Brexit Britain’s GDP growth exceeds EU and eurozone, growing beyond pre-Covid levels | Politics | News

Figures recently released by UK and European agencies show that the UK, the EU and the eurozone are all recovering from the coronavirus pandemic. Despite Brexit warnings, however, Britain’s GDP growth has surpassed that of the bloc and has grown beyond pre-pandemic levels.

According to the Office of National Statistics (ONS) in its report published on Wednesday, Britain’s GDP rose by 0.5 per cent in May.

Britain’s GDP growth in the 12 months to May 2022 was also reported to be healthy 3.5 per cent.

Eurostat said on May 17 that EU GDP rose 0.4 percent in the first quarter of 2022, while eurozone GDP rose 0.3 percent.

Compared to the same quarter in 2021, seasonally adjusted GDP increased by 5.1 percent in the eurozone and by 5.2 percent in the EU.

The ONS added that “monthly GDP is now estimated to be 1.7 per cent above its pre-coronavirus (COVID-19) pandemic levels” in the UK.

In contrast, the EU’s official statistics bureau, Eurostat, said on 29 June that “[EU] GDP will remain 0.8 percent below the 2019 pre-COVID level ”.

In their spring 2022 economic forecast, the European Commission pointed out the blame for Russia’s invasion of Ukraine for their economic problems.

They said: “By exerting further upward pressure on commodity prices, causing renewed supply disruptions and increased uncertainty, the war is exacerbating pre-existing headwinds to growth, which were previously expected to slow.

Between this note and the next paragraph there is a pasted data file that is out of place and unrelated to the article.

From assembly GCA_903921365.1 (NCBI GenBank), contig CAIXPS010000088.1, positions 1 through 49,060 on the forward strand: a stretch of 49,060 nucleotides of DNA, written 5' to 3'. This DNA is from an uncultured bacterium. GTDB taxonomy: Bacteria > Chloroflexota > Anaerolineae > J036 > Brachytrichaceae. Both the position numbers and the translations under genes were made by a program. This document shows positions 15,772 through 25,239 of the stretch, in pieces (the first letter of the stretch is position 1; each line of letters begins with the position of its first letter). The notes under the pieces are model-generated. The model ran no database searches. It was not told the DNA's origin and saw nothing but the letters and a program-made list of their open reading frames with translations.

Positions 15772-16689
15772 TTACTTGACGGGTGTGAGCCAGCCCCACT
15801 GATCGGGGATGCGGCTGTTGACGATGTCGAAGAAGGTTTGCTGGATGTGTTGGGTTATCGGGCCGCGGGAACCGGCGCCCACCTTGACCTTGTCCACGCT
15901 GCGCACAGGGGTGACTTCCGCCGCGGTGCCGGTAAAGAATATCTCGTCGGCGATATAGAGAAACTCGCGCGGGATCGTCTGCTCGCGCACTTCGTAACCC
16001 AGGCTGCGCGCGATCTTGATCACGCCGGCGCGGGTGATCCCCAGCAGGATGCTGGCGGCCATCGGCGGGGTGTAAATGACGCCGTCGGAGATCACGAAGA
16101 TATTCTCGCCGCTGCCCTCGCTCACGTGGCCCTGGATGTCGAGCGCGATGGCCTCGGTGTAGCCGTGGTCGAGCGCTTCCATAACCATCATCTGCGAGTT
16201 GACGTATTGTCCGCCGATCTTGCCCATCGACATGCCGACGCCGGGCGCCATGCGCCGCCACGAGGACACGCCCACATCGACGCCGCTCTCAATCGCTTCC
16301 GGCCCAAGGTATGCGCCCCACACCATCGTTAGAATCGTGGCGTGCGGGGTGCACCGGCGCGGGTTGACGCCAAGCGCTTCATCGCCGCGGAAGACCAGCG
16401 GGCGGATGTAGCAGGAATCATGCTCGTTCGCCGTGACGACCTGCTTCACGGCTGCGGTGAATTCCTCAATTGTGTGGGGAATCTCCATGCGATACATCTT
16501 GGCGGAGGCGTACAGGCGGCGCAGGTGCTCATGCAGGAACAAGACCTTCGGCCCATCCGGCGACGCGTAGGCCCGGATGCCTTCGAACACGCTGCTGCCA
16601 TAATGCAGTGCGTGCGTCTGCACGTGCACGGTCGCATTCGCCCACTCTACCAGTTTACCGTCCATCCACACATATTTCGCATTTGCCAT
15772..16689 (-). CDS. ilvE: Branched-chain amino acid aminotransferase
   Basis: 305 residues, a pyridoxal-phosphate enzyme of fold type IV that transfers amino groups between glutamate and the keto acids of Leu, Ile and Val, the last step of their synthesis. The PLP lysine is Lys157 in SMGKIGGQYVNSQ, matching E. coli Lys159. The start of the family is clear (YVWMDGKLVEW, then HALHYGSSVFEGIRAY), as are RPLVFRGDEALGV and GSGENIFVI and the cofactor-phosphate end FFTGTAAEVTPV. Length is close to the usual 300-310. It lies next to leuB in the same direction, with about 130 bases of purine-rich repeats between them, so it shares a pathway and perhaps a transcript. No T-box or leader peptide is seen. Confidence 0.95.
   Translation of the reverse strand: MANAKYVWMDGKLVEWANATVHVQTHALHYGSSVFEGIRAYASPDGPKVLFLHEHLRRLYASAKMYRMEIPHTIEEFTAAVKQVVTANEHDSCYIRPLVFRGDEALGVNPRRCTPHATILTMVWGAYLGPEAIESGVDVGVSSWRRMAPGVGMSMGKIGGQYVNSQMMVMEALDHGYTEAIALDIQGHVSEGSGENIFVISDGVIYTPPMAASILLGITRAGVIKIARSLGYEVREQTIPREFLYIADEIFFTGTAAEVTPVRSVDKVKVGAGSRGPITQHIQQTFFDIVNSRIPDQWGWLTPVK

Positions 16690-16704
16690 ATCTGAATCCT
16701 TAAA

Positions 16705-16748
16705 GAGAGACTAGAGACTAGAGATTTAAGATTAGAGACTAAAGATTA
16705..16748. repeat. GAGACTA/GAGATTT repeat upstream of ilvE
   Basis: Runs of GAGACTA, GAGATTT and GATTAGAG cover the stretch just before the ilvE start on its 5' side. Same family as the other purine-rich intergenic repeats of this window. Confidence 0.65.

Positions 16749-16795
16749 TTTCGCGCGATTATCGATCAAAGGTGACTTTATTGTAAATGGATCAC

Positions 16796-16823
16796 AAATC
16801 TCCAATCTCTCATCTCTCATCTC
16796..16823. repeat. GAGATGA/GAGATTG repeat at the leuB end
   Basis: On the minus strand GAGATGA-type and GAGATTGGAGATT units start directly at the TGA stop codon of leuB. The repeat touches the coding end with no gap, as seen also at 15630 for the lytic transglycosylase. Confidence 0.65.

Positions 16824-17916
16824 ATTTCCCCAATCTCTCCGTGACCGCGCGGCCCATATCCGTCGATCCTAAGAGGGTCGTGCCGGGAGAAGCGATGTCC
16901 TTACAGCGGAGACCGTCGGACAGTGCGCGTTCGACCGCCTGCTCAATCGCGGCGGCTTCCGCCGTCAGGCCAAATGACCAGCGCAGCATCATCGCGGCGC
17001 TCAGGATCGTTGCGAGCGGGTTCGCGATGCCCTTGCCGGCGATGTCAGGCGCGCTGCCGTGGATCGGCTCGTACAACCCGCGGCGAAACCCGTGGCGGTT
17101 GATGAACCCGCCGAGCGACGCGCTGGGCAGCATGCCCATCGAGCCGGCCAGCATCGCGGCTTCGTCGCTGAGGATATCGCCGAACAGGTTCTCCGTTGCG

“This has led the European Commission to revise the EU’s downward growth outlook and upward inflation forecast.”

Real GDP growth in both the EU and the eurozone is now expected at 2.7 percent in 2022 and 2.3 percent in 2023, down from 4.0 percent and 2.8 percent, respectively.

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It comes while the EU’s inflation forecast has risen to 8.3 percent in new forecasts from the European Commission.

The European Commission revised inflation forecasts in Europe from 6.8 percent in 2022 and 3.2 percent in 2023 to 8.3 percent and 4.6 percent, respectively.

Paolo Gentiloni, Europe’s Commissioner for Economic Affairs, said in a statement: “Moscow’s actions are disrupting energy and grain supplies, pushing up prices and weakening confidence.

“Record high inflation is now expected to peak later this year and gradually decline in 2023. With the course of the war and the reliability of gas supplies unknown, this forecast is subject to high uncertainty and downward risks.”

It also comes as Kay Neufeld and Jonas Keck, economists at the Center for Economic and Business Research, said Russia’s invasion of Ukraine had created “a veritable pan-European crisis” and said there were at least two out of five chances of a European recession . .

They said earlier this month: “It seems clear that in the event of a European gas shortage, a severe recession will be almost certain.

“This is because European countries are not only connected to each other through energy connections, but also through highly integrated supply chains.

“A tight gas supply will lead to further increases in energy prices for consumers, increase inflationary pressures and demand an even greater share of household disposable income, which is a recession risk in itself.”

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